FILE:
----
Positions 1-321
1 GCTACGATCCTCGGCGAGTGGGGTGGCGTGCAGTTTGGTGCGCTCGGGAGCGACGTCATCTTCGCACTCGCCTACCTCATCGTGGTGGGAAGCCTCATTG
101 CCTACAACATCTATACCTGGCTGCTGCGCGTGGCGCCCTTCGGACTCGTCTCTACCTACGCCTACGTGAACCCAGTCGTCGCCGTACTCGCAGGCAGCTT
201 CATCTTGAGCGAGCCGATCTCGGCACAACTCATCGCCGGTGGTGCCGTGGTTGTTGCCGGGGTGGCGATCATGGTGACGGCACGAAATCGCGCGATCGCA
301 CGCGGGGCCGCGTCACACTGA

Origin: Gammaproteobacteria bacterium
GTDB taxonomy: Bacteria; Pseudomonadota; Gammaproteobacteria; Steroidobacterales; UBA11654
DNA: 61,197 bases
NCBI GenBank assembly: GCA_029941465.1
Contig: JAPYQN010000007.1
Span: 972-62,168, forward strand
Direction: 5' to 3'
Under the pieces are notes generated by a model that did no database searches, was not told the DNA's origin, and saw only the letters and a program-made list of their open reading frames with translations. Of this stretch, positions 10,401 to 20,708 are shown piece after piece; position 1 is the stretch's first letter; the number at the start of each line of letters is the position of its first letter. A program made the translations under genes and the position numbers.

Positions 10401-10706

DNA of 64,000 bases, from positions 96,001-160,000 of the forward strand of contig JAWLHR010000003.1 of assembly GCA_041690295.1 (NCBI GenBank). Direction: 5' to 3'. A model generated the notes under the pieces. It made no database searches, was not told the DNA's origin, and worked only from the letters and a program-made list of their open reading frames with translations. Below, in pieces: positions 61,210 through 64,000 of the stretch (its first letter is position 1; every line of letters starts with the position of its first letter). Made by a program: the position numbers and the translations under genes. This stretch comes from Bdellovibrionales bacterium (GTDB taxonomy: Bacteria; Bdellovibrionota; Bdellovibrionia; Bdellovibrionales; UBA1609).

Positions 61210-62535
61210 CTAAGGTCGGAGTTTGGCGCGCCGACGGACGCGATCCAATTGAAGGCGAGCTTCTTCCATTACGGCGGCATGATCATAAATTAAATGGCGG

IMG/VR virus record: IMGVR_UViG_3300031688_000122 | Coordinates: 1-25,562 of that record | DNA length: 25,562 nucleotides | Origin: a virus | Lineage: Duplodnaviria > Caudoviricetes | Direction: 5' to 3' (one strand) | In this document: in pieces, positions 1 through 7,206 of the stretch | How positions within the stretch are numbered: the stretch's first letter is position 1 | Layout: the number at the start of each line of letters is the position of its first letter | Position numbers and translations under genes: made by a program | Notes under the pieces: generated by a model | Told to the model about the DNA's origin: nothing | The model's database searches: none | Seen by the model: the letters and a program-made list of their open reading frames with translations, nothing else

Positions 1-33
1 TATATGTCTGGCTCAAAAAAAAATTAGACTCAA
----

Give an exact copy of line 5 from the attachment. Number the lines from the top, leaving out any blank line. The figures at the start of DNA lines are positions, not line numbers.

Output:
301 CGCGGGGCCGCGTCACACTGA